Given that different types of TRCs detect different tastes, it is natural to speculate they have sensors specialized for different tastes. Indeed, they each possess unique sensor proteins that can detect the taste substance they are responsible for. For example, sweet-sensing and bitter-sensing TRCs each have their corresponding sensor proteins that detect either sweet or bitter substances to help them do their job (also previously explained)

Although sweet and bitter sensor proteins have been identified, the sour sensor protein was previously unknown. Many kinds of proteins have been proposed as potential candidates, but none of them were validated until a new protein called Otopetrin1 (Otop1) was identified in a 2018 study led by Dr. Yu-Hsiang Tu. Otop1 is a protein present at high levels only in sour-sensing TRCs. It is found in the cell membrane that separates the inside of TRCs from the outside environment. Otop1 functions as a channel, which means it allows certain substances to pass through the cell membrane. In this case, Otop1 passes positively charged protons, which are highly concentrated in sour food and drinks. When protons go into TRCs through Otop1, an electrical current will be produced across the cell membrane, which makes these sour-sensing TRCs very “excited”. The “excited” TRCs will then send signals to neurons responsible for sourness in the geniculate ganglion, and the signals will eventually be relayed to the brain. In Dr. Zhang’s study, when the gene responsible for Otop1 production was deleted in mice (meaning that the animal doesn’t have any Otop1 in their body), the mice lost their ability to detect sourness, demonstrating that Otop1 is the sensor protein for sour detection.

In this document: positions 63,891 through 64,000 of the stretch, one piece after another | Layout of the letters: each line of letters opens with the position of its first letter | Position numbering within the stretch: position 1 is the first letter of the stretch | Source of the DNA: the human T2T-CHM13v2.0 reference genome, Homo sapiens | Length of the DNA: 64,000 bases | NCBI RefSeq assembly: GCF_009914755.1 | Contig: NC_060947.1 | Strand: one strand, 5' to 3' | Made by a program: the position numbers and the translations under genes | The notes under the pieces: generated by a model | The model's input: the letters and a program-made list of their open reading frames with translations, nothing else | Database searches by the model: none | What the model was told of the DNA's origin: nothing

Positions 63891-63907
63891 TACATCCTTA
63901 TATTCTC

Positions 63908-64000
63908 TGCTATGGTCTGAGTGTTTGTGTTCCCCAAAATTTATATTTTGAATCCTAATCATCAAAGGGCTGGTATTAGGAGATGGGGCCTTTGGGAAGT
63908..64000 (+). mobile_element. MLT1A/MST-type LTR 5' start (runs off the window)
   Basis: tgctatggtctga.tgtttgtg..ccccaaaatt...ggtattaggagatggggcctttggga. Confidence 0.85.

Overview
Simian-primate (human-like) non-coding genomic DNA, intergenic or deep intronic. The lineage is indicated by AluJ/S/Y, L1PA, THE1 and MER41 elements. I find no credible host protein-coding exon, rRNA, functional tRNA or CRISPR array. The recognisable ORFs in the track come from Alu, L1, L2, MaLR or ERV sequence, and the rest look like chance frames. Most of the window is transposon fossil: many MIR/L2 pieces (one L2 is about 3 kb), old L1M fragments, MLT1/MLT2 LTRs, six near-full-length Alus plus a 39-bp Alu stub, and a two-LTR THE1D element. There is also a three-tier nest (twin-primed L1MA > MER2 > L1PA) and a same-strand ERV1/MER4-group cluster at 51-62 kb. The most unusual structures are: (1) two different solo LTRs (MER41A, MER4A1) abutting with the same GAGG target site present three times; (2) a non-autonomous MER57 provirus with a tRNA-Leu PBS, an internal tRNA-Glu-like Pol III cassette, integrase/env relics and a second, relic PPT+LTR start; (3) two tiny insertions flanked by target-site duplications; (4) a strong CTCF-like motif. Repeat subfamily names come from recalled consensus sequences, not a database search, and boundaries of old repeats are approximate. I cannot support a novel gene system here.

Otop1 in sweet-sensing cells turns sourness into sweetness

The loss of sour detection ability caused by deletion of Otop1 showed that Otop1 is required for TRCs to detect sourness, but it remained unclear if Otop1 by itself could perform the sour sensing task. In order to test whether Otop1 alone is sufficient for detecting sourness, Dr. Zhang and colleagues designed an intriguing experiment. With the help of the gene editing technique CRISPR/Cas9, sweet-sensing TRCs in mice were engineered to possess not only the normal sweet sensor protein, but also the sour sensor protein Otop1 (which under normal conditions is absent in sweet-sensing TRCs). With both sensors, the mice’s sweet-sensing TRCs can now detect both sweetness and sourness (Figure 2).